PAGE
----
Ron Luce, World Magazine Debate Why Teen Mania Is One of America's Most Insolvent Charities
[Editor's note: Reference to Prison Fellowship 990s updated May 29.]
Teen Mania's finances are on the rocks. The Acquire the Fire organizer, recently named one of the most influential ministries of the 21st century, is currently No. 5 on Charity Navigator's list of 10 Charities in Deep Financial Trouble—and has been on the list since December 2012.
But why the ministry's finances are so rocky has become a subject of public debate, after an in-depth investigation by World magazine of the foreclosure of Teen Mania's sprawling campus headquarters—among the termination of its ECFA accreditation and other financial concerns—sparked a public rebuttal from cofounder and president Ron Luce.
Luce said World's article—which detailed expenses such as $100,000 for T.D. Jakes to speak at a 2008 New York City event, $21,000 for his private jet, and $10,000 for gifts for Jakes's family—"included false statements, errors and misperceptions regarding the current state of our ministry."
"Teen Mania never paid the stated amounts for guest speakers nor provided gifts as alleged," Luce wrote in a public letter to alumni earlier this month.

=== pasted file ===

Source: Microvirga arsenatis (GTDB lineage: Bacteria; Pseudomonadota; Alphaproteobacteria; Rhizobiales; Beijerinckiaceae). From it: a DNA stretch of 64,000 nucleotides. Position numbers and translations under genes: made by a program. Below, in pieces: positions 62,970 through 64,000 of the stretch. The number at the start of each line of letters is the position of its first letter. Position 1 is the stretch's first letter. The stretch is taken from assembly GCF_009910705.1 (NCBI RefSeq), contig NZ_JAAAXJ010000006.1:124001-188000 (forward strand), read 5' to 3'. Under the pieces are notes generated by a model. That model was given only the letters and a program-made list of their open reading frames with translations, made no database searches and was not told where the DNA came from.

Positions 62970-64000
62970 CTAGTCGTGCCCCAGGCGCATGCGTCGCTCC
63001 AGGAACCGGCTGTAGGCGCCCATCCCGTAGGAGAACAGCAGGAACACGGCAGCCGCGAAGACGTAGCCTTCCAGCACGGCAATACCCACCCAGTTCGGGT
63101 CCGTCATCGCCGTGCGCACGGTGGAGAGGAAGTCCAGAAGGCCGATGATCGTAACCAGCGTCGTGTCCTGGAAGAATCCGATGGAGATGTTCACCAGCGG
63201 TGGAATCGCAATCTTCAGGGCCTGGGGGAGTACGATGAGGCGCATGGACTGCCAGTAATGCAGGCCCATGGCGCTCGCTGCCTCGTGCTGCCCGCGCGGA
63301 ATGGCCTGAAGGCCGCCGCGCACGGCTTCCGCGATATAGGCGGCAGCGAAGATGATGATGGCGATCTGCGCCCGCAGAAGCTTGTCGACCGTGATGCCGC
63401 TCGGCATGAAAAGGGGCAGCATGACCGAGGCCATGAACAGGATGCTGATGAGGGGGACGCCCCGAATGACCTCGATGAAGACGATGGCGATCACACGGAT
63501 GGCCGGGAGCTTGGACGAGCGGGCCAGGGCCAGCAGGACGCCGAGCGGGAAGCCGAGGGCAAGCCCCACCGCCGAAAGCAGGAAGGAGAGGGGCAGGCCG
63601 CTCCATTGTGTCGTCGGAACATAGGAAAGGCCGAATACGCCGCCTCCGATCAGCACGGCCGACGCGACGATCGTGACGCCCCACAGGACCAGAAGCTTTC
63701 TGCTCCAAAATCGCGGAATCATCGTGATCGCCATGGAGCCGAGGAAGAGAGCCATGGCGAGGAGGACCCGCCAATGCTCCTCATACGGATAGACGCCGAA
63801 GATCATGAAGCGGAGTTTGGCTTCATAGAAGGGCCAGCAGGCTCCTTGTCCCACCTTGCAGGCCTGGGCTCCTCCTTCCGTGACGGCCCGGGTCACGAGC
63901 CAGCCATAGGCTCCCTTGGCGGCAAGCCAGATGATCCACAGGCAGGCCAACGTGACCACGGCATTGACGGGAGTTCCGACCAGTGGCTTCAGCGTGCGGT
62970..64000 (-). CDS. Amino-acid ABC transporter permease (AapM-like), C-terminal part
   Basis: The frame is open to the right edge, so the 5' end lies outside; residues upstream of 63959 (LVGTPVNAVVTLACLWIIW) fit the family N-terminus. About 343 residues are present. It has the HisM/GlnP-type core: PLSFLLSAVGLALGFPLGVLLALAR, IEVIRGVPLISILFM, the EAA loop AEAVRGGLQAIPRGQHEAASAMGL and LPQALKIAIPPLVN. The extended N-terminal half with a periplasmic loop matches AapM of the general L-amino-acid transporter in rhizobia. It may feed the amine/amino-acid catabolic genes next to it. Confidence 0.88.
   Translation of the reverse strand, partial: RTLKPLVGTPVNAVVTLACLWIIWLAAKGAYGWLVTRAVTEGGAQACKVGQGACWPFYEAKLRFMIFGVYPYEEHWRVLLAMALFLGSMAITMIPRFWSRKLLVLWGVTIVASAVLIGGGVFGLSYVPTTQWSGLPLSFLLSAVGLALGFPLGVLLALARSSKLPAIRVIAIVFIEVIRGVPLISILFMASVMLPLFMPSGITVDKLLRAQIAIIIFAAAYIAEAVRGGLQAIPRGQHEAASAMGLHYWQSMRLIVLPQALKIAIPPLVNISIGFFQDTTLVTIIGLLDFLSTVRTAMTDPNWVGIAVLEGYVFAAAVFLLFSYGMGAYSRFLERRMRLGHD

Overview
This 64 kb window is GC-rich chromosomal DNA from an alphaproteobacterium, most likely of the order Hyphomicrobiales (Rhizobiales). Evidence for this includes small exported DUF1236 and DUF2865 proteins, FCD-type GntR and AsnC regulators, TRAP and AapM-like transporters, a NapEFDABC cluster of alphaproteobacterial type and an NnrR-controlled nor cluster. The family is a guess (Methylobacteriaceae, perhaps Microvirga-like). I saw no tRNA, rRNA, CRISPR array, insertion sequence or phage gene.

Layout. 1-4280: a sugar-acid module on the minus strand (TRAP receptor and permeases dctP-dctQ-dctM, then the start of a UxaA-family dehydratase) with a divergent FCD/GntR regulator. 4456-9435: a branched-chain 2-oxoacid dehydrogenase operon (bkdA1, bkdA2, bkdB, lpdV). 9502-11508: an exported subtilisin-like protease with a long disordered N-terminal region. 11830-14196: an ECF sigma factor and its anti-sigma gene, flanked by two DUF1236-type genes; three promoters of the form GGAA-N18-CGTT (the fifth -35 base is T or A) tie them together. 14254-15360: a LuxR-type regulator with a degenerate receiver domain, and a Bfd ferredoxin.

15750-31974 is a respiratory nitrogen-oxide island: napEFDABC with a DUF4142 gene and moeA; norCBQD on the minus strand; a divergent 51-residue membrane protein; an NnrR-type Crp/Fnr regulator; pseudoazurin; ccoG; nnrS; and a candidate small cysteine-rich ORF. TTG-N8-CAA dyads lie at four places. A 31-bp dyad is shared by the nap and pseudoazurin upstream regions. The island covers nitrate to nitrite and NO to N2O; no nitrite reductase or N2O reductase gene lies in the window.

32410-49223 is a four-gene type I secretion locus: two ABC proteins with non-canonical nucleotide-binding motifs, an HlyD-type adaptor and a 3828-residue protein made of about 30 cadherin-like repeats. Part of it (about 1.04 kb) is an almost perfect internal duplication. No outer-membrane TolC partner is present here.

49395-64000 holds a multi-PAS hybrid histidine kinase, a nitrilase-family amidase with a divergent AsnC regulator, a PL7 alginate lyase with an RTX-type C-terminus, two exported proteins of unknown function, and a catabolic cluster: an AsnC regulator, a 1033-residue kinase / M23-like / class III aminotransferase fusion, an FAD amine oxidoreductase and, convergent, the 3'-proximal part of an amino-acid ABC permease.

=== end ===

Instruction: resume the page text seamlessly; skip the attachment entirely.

He also responded to a charge from a former Teen Mania development director, who said Luce raised $250,000 to "raise awareness and support for reaching America's 26 million teens with the gospel of Christ" but spent it instead on campus carpeting, a coffee shop, and a new conference room.
Teen Mania "always sought to utilize ministry donations for initiatives and headquarter improvements which would further allow us to fulfill our mission 'to provoke a young generation to passionately pursue Jesus Christ and to take His life-giving message to the ends of the earth,'" Luce wrote.
Luce also gave his explanation of the investigation's hook: the recent foreclosure on the minstry's 472-acre Texas headquarters.
World reported that Luce's announcement to move the headquarters to Dallas for ministry purposes obscured the real reason for the move: foreclosure on the Garden Valley property.
Luce allegedly fired communications director Cindy Mallette 10 days later when she prodded him to acknowledge the foreclosure, according to the article. Mallette told World that Teen Mania's mortgage went into default after it stopped making payments in November in order to meet payroll.
But Luce said the foreclosure was a "friendly" one, done by the bank at the request of Teen Mania's board when they decided to relocate to Dallas last December. (Teen Mania has yet to announce the exact location of its new headquarters, but the move is scheduled for August.)
Like a number of ministries, Teen Mania has faced many financial challenges over the last several years due to both 9/11 and the 2008 economic downturns. As financial restructuring occurred to accommodate budgetary changes, the day-to-day expenditures associated with the facilities and maintenance has become burdensome and costly for the ministry to maintain. Rather than pass along an increase in fees to those who are studying at the Academy, we chose to make additional changes to our organizational structure and operations in order to minimize our financial risk and vulnerabilities and to implement improved financial standards and best practices.